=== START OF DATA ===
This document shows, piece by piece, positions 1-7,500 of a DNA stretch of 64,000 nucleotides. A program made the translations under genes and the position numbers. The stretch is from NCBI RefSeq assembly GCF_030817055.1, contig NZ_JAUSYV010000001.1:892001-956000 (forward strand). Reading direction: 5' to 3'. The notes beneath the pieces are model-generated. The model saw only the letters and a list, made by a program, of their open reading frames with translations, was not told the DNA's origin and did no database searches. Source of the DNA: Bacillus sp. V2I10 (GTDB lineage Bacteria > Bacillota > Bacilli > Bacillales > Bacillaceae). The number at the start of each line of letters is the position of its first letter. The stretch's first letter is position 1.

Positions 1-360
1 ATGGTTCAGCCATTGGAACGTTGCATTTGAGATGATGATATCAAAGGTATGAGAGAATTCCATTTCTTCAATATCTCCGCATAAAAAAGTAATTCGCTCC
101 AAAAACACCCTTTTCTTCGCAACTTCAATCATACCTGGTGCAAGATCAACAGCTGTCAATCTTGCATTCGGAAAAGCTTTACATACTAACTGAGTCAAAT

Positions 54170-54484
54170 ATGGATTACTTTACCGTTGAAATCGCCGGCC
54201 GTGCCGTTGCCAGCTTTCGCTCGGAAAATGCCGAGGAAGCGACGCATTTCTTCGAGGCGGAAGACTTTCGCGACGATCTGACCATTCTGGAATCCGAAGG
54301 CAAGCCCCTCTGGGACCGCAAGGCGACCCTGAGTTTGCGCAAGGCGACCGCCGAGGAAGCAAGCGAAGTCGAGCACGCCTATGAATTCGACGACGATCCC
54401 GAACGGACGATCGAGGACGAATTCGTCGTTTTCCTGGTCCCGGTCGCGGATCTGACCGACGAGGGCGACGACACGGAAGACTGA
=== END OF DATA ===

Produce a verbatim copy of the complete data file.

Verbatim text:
This document shows, piece by piece, positions 1-7,500 of a DNA stretch of 64,000 nucleotides. A program made the translations under genes and the position numbers. The stretch is from NCBI RefSeq assembly GCF_030817055.1, contig NZ_JAUSYV010000001.1:892001-956000 (forward strand). Reading direction: 5' to 3'. The notes beneath the pieces are model-generated. The model saw only the letters and a list, made by a program, of their open reading frames with translations, was not told the DNA's origin and did no database searches. Source of the DNA: Bacillus sp. V2I10 (GTDB lineage Bacteria > Bacillota > Bacilli > Bacillales > Bacillaceae). The number at the start of each line of letters is the position of its first letter. The stretch's first letter is position 1.

Positions 1-360
1 ATGGTTCAGCCATTGGAACGTTGCATTTGAGATGATGATATCAAAGGTATGAGAGAATTCCATTTCTTCAATATCTCCGCATAAAAAAGTAATTCGCTCC
101 AAAAACACCCTTTTCTTCGCAACTTCAATCATACCTGGTGCAAGATCAACAGCTGTCAATCTTGCATTCGGAAAAGCTTTACATACTAACTGAGTCAAAT

Positions 54170-54484
54170 ATGGATTACTTTACCGTTGAAATCGCCGGCC
54201 GTGCCGTTGCCAGCTTTCGCTCGGAAAATGCCGAGGAAGCGACGCATTTCTTCGAGGCGGAAGACTTTCGCGACGATCTGACCATTCTGGAATCCGAAGG
54301 CAAGCCCCTCTGGGACCGCAAGGCGACCCTGAGTTTGCGCAAGGCGACCGCCGAGGAAGCAAGCGAAGTCGAGCACGCCTATGAATTCGACGACGATCCC
54401 GAACGGACGATCGAGGACGAATTCGTCGTTTTCCTGGTCCCGGTCGCGGATCTGACCGACGAGGGCGACGACACGGAAGACTGA